So should similar powers be extended to prosecutions for copyright infringement? Certainly commercial piracy can have a huge economic effect on the copyright industries and these themselves are at the heart of the creative industries which now represent over 7.3% of the UK’s economy, or £60 billion in revenues each year (OECD/DCMS). The IFPI estimate that only one in twenty music downloads are paid for by consumers with the remaining nineteen illegally downloaded or burnt from consumers own, or others, CDs. But still the question must be asked – why should copyright infringement (and in particular online infringement) be treated any differently in magistrates courts than any other offences – including offences including premeditated dishonesty or violence? The offences detailed above which protect workers, the public, our water and our environment are clearly there to protect all members of society.

Copyright theft, whilst not a ‘victimless crime’ as some advocate, does not in itself effect the whole of society. The victims are the owners of copyright – sometimes authors, artists, performers and musicians – but more often companies which have acquired copyrights from the creators of copyrights. Should these victims have a ‘preferential’ treatment when compared to the public at large and society in general? And these victims will have clear civil law remedies for damages available under The Copyright Designs and Patents Act 1988 and relevant trade mark legislation.. The same week this consultation was published, the Patents County Court awarded £6,000 in damages to a games producer for infringement of copyright against a woman who fileswapped their video games.

I am also somewhat unclear why online infringement is highlighted. If the proposed new fine levels were for commercial piracy I feel this might make more sense. But I cannot understand why separating out online piracy from physical piracy (which is still a major problem for the music, games and film sectors) makes any sense at the moment. Without this separation individual fileswappers – even those not concerned with profit or gain – and technically even those who make copies of their OWN files for other players and devices – would be liable for these high level fines.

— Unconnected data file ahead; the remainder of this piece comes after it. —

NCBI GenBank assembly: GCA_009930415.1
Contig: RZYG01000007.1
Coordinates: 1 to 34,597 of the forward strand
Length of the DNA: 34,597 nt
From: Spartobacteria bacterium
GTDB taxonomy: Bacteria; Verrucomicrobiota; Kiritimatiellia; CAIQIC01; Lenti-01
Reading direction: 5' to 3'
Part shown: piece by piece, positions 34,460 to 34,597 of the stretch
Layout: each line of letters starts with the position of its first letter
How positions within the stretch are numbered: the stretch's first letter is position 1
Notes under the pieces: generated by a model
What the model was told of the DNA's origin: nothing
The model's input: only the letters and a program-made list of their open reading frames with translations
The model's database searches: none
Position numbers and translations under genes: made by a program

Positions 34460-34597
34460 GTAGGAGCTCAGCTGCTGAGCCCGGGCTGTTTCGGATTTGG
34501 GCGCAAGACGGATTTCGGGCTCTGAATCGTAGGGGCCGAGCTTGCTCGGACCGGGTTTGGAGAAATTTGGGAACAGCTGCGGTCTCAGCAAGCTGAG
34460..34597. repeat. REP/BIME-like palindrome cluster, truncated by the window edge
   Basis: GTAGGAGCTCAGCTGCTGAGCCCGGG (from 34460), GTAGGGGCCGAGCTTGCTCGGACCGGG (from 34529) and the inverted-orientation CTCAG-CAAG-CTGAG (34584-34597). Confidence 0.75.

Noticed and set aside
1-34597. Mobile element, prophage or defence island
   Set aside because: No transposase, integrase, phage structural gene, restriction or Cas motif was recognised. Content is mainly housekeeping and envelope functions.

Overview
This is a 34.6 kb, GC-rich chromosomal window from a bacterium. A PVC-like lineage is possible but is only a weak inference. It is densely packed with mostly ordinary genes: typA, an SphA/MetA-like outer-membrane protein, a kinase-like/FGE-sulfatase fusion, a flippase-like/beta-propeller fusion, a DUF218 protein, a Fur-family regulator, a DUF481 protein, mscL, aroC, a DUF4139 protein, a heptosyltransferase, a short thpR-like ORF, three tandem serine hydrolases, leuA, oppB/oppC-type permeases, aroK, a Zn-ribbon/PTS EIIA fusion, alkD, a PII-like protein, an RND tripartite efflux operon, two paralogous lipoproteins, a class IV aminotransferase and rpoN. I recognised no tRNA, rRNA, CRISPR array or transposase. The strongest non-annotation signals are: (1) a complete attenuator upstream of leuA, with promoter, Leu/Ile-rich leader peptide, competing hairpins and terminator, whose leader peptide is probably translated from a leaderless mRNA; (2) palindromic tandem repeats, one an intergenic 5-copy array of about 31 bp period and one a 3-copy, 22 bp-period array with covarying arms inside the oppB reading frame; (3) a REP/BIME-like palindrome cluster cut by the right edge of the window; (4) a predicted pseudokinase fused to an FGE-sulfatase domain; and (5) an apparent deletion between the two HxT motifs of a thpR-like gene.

In my personal opinion until the totality of the Gowers Report is considered, including the suggested personal right to make private copies – and the whole issue of DRM is explored in more detail, it seems unwise to increase Magistrates’ powers in isolation – particularly as offences can still be sent to the Crown Court where Magistrates feel their powers are limited. Whatever else, I feel that those who want this change need to explain why the change is for the good as at the moment I feel uneasy that the copyright industries gain unusual and special exception for online infringements.
How to respond to the Consultation: Please send any comments, by 31 October 2008 by email , by fax to +44 (0) 1633 814922 or post to the following address;
Gowers 36 consultation
Copyright and Enforcement Directorate, Concept House, Cardiff Road, Newport, South Wales
NP10 8QQ